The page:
People & Population

October 9, 2012

Beyond Seven Billion: Reporting on Population, Environment, and Security

From his research and travels to report "Beyond Seven Billion," a landmark five-part series published in the Los Angeles Times, reporter Kenneth R. Weiss will share his stories about the impact of population growth on natural resources, food supply, and conflict in Afghanistan, India, Kenya, China, and the Philippines — and the challenges of covering this complex topic. Sponsored by the Environmental Change and Security Program, the SEJ, the Africa Program, and the Asia Program in Washington, DC. Can't attend in person? The archived webcast will be available approximately one week after the posted meeting time.

"Resort’s Snow Won’t Be Pure This Year; It’ll Be Sewage"

"FLAGSTAFF, Ariz. — Klee Benally, a member of the Navajo tribe, has gone to the mountains just north of here to pray, and he has gone to get arrested. He has chained himself to excavators; he has faced down bulldozers. For 10 years, the soft-spoken activist has fought a ski resort’s expansion plans in the San Francisco Peaks that include clear-cutting 74 acres of forest and piping treated sewage effluent onto a mountain to make snow."

Source: NY Times, 09/28/2012

"Taxes Threaten a Culture in Georgia"

"SAPELO ISLAND, Ga. -- Once the huge property tax bills started coming, telephones started ringing. It did not take long for the 50 or so people who live on this largely undeveloped barrier island to realize that life was about to get worse. Sapelo Island, a tangle of salt marsh and sand reachable only by boat, holds the largest community of people who identify themselves as saltwater Geechees. Sometimes called the Gullahs, they have inhabited the nation’s southeast coast for more than two centuries. Theirs is one of the most fragile cultures in America."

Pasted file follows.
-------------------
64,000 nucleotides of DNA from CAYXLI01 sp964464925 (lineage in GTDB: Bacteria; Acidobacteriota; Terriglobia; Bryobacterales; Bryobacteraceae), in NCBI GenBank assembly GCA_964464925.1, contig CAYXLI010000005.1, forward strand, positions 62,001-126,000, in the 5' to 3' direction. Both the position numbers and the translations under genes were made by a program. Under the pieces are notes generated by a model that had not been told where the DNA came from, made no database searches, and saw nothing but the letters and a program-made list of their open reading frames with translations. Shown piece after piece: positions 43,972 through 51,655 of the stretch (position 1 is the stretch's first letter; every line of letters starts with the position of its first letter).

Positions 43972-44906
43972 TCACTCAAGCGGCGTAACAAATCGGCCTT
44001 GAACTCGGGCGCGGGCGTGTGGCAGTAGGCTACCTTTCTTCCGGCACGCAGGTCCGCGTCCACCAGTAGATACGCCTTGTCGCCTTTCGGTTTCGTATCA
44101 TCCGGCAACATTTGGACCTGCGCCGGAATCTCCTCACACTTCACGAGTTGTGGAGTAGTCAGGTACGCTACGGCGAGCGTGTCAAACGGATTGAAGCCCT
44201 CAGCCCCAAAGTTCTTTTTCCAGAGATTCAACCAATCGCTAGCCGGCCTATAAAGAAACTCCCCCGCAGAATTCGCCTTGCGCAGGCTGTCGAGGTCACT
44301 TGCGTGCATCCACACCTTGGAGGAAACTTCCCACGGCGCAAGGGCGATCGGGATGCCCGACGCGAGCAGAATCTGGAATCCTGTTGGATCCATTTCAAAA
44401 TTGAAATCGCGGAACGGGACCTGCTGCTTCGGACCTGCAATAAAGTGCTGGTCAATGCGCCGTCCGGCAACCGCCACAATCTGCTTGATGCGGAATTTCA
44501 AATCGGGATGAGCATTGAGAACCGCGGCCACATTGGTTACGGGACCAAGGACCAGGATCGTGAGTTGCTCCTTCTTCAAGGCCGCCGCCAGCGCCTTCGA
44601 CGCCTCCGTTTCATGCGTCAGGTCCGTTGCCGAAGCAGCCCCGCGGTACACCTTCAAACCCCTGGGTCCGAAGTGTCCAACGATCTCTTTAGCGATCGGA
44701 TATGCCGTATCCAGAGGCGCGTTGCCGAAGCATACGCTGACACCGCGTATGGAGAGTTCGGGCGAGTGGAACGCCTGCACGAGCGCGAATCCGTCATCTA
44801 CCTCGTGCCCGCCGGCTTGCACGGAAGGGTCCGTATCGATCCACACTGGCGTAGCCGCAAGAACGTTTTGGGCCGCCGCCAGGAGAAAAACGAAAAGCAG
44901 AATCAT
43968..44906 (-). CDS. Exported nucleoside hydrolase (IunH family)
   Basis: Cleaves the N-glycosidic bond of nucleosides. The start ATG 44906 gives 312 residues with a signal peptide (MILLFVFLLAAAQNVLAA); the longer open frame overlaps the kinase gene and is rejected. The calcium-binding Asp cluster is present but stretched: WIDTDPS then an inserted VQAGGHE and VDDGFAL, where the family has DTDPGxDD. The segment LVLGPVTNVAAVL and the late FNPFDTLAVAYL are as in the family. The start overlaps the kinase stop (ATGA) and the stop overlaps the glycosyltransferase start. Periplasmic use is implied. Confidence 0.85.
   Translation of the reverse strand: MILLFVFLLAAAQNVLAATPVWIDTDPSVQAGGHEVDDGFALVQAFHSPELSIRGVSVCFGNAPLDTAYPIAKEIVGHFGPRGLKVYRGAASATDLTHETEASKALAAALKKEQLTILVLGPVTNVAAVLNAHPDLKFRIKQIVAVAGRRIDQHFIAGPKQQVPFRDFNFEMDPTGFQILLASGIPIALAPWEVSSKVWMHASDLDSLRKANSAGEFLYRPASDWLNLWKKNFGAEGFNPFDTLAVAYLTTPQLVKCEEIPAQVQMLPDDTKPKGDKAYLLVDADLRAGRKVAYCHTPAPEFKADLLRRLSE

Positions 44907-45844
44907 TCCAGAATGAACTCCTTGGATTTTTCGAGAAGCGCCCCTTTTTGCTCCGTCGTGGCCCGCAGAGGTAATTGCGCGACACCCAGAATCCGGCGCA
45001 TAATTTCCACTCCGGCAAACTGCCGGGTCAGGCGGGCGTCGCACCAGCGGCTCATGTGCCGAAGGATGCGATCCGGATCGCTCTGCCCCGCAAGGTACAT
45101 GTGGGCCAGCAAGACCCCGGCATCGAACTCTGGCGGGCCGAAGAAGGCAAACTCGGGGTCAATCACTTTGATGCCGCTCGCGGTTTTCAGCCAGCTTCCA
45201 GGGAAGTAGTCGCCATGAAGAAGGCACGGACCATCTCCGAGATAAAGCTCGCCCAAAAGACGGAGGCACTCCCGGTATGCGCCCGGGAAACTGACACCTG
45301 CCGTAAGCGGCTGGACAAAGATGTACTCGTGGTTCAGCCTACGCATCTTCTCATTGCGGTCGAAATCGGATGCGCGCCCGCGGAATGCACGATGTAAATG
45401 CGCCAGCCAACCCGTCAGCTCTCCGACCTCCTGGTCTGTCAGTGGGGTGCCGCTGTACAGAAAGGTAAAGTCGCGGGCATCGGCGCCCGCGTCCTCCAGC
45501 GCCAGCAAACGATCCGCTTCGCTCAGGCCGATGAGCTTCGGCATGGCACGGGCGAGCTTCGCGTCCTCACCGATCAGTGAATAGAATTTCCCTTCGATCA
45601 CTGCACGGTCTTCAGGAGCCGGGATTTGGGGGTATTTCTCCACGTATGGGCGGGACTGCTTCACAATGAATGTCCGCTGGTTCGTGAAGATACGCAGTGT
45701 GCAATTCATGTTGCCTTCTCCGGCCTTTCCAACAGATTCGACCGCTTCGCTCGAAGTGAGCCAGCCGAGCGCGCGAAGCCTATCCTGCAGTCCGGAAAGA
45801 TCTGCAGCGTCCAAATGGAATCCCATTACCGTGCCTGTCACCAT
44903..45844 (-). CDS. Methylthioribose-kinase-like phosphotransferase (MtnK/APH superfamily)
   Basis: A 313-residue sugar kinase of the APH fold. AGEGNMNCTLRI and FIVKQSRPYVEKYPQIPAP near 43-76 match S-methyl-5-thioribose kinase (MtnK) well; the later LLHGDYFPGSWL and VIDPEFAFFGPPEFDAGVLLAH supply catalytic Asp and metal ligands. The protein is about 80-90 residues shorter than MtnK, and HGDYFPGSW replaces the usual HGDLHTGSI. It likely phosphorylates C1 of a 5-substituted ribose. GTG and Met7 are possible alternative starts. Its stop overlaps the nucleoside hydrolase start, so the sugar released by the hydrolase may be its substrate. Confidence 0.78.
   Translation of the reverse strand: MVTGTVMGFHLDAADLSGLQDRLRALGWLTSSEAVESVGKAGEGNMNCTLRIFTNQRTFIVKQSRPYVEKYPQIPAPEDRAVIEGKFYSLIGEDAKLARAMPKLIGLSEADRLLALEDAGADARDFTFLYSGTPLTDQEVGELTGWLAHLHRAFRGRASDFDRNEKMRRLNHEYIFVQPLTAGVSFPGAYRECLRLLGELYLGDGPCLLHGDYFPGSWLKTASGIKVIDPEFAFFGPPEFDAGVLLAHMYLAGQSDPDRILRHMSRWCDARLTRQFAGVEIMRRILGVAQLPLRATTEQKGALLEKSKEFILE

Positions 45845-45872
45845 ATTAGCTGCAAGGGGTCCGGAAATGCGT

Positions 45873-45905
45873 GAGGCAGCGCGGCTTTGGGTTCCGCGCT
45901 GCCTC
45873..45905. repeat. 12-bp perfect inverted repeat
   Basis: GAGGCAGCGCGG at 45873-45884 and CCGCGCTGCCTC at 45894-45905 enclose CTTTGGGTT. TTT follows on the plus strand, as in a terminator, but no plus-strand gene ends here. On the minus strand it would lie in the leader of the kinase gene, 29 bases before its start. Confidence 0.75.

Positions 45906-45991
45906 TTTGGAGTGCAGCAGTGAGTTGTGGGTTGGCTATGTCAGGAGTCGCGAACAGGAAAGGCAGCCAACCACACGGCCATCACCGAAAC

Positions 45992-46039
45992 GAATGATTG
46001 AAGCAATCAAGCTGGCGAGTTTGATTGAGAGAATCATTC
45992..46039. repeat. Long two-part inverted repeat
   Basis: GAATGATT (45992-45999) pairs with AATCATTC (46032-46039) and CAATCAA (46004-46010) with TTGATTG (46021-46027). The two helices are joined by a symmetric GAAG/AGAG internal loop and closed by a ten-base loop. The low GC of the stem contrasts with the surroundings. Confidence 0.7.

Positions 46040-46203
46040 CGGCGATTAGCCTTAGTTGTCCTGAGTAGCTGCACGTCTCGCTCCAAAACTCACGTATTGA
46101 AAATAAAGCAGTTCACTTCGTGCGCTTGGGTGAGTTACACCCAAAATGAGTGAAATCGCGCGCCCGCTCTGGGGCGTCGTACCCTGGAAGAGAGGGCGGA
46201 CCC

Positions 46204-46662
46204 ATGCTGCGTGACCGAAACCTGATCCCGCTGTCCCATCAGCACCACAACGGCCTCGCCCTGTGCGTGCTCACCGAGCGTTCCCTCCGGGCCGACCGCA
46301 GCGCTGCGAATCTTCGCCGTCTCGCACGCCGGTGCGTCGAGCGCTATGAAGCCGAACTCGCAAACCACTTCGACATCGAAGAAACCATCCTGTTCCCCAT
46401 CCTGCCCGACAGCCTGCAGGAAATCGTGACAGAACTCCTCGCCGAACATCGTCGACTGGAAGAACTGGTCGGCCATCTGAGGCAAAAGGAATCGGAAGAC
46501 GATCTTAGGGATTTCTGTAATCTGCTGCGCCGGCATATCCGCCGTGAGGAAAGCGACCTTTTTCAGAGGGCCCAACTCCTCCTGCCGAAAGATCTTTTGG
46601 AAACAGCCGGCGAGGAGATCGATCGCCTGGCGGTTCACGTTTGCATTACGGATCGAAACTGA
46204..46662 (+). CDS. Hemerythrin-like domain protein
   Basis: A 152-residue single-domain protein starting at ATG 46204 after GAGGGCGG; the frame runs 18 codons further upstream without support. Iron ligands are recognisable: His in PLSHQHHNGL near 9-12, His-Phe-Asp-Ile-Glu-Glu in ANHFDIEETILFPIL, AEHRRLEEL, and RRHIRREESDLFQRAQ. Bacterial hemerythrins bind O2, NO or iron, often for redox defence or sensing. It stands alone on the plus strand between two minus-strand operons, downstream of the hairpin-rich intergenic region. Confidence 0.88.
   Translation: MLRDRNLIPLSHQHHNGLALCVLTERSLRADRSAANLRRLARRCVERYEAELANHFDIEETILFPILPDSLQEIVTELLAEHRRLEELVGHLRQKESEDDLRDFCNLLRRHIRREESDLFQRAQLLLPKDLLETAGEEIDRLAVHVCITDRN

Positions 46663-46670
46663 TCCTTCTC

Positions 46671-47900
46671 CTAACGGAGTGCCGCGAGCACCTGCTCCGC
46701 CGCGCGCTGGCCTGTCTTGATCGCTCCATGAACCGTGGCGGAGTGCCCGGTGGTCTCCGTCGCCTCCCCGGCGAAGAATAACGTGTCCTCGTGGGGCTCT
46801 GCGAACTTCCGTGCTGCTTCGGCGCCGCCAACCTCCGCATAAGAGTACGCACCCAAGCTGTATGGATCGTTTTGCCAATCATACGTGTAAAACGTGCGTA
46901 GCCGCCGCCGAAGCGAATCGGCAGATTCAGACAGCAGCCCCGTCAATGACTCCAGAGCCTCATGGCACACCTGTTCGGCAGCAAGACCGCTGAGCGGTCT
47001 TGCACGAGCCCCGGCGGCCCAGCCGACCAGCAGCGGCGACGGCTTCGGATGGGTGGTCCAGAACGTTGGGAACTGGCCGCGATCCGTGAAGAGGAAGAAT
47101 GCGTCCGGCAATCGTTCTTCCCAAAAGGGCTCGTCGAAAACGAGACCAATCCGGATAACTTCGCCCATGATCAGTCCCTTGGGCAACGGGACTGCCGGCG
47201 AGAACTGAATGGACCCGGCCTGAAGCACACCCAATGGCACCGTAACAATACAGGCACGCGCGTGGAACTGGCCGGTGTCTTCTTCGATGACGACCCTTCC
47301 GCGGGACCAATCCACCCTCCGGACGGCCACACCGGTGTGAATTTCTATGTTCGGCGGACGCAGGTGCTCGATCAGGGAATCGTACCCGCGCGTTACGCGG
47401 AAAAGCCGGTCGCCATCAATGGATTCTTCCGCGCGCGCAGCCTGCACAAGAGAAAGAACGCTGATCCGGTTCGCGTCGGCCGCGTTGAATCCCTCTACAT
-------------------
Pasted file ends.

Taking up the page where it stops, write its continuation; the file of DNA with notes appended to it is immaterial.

Source: NY Times, 09/26/2012

"Keystone XL Pipeline Raises Tribal Concerns"

"CUSHING, Okla. -- In energy circles, the town of Cushing is well known as the hub used by New York oil traders to set the benchmark price for all U.S. crude oil. Row after row of giant oil storage tanks are lined up around a moribund downtown and a shopping strip. At the edge of town stands a sign made of white pipes declaring: 'Pipeline Crossroads of the World.'"

Source: Wash Post, 09/18/2012

"Russell E. Train, Former EPA Head, Dies at 92"

"Russell E. Train, a former tax court judge whose awakening on safari sparked a new career in environmental activism, as head of the nascent Environmental Protection Agency and as the first president of the World Wildlife Fund's American chapter, died Sept. 17 at his farm in Bozman, Md. He was 92."

Source: Wash Post, 09/18/2012

Ohio: "ODOT's Costly Clean-Up in Newark To Displace Families"

"NEWARK, Ohio -- Becky and Andrew Snedeker spent their first year of marriage living with her parents while searching for their dream home. They found it on James Street in Newark, but now the Ohio Department of Transportation wants to buy and raze it to clean up a known carcinogen in groundwater feet below their property."

Source: Newark Advocate, 09/14/2012


Subscribe to RSS - People & Population